08 February 2009

The Torygraph's Tall Story

The Sunday Telegraph has shocking news:

Russia and China have been identified as having the most active spy networks operating in the UK but it is understood that some European countries are also involved in espionage attacks against Britain.

Details of the spy plots were revealed in a government security document obtained by The Sunday Telegraph which states that Britain is "high priority espionage target" for 20 foreign intelligence agencies.

Security sources have revealed that the list of foreign agencies operating within the UK includes Iran, Syria, North Korea and Serbia, as well as some members of the European Union, such as France and Germany, who have traditionally been regarded as allies.

The document, marked "restricted", warns that foreign spies are trying to steal secrets related to the military, optics, communications, genetics and aviation industries.

And what, pray, may these top-secret secrets be?

A Whitehall source told The Sunday Telegraph that Russia uses its massive spy network as an "extension of state power" in an attempt to "further its own military and economic base".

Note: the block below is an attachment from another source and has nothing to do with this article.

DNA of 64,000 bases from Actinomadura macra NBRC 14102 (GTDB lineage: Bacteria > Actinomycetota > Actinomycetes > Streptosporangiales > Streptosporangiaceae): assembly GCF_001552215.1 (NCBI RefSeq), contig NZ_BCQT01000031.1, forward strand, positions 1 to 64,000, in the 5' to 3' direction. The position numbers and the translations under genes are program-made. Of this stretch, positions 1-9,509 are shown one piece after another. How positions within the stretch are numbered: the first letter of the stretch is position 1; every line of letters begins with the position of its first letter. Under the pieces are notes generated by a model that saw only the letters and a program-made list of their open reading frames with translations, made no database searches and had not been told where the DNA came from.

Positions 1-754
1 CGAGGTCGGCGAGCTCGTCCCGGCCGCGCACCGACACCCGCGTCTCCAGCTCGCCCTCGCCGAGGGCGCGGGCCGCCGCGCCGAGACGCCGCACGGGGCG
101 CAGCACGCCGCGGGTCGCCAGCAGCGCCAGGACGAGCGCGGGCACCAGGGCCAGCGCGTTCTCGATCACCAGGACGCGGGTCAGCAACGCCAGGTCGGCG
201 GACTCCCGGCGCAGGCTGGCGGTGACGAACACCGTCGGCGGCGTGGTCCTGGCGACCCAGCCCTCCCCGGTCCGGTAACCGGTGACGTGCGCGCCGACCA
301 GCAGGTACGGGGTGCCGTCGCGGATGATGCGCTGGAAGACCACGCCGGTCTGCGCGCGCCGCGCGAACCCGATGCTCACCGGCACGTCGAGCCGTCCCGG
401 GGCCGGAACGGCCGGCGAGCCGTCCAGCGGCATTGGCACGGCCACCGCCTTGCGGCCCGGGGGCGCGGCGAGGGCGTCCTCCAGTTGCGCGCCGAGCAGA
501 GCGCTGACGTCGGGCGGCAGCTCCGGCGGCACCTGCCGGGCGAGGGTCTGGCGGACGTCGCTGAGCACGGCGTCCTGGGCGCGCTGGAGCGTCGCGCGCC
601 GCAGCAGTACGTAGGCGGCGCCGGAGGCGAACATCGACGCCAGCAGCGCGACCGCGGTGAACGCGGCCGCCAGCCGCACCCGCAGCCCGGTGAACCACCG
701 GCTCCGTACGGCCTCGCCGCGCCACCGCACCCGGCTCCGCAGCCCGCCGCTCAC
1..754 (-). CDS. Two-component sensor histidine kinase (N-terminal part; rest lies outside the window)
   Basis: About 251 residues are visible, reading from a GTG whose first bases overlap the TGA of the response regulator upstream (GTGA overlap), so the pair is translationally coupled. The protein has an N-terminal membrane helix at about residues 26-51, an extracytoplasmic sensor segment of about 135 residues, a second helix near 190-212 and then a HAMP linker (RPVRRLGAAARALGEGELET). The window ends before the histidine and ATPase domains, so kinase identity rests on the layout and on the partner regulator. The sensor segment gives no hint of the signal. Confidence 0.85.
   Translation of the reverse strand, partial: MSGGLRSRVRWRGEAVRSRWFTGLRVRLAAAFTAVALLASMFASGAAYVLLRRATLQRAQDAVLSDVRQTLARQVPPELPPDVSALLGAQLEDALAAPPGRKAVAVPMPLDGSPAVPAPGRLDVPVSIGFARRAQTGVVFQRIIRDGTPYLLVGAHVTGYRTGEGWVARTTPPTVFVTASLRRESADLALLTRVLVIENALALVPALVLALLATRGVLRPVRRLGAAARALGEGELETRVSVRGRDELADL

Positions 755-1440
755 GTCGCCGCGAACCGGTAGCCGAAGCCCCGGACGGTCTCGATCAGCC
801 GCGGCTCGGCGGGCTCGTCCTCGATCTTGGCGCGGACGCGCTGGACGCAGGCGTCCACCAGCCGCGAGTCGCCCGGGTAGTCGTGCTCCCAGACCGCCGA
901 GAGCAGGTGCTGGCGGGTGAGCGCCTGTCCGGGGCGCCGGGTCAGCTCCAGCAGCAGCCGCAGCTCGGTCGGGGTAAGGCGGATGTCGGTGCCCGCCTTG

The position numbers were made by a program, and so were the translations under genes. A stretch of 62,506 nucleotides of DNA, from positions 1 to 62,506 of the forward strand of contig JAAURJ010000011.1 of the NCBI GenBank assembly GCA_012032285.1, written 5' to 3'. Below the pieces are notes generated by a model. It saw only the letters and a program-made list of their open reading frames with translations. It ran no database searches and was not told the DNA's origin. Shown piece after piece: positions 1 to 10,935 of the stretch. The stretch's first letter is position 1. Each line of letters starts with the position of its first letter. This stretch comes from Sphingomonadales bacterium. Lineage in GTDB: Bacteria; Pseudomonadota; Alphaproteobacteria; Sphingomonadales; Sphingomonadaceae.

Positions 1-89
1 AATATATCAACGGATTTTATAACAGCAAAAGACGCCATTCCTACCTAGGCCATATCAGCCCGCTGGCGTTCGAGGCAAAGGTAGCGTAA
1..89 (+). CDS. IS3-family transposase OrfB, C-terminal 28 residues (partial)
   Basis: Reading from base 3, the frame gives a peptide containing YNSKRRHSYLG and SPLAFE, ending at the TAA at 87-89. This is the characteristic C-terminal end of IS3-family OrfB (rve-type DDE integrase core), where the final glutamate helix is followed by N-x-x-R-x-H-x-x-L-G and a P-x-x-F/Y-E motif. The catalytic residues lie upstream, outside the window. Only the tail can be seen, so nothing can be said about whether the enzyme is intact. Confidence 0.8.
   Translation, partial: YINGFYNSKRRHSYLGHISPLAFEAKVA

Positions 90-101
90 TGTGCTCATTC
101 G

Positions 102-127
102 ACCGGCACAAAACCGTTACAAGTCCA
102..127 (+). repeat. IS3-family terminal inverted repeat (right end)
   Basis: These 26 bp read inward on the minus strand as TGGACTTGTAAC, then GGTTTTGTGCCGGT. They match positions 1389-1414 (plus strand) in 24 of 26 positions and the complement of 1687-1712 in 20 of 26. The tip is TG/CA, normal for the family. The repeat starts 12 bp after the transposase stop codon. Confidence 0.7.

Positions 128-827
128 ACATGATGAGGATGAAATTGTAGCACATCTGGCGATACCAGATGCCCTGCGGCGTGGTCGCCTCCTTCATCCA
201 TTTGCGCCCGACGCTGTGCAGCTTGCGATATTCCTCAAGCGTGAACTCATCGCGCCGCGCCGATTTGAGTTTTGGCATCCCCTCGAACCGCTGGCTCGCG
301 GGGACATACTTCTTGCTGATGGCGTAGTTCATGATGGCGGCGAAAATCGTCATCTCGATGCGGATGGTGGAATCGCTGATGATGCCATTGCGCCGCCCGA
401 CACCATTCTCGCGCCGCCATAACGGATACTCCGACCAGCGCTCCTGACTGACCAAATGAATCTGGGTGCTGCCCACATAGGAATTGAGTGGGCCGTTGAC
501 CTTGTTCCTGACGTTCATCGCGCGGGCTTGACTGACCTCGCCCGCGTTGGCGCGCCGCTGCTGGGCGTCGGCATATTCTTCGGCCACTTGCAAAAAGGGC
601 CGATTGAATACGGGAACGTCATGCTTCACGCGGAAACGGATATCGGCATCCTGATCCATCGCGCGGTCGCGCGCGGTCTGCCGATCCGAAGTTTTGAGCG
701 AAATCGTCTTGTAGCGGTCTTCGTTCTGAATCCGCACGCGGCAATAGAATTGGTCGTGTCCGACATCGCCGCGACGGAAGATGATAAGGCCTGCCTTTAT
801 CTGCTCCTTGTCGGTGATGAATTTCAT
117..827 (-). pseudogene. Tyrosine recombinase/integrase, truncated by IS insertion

The source said: "If a country, such as Russia or Iran, can steal a piece of software which will save it seven years in research and development then it will do so without any hesitation.

Seven years? Seven??? The only thing that takes seven years' development comes from Redmond, US, not Reading, UK, and you can't give that away, judging by the sales figures of Vista.

This ludicrous idea rather undercuts the story's central assumption that there's *anything* high-tech worth nicking left in this country, let alone worth being pursued by half the secret services of the world. Risible.


Anonymous said...


- and that's just the off-the-top-of-my-head most obvious place for a spy to go to fill up his USB sticks.

Glyn Moody said...

Yeah, but that's just *stuff*: anyone can build stuff with a few spanners and whatever you use to build stuff. It's not really *clever*, is it?

And even if some of it's software, if it takes seven years to create, it will be awful...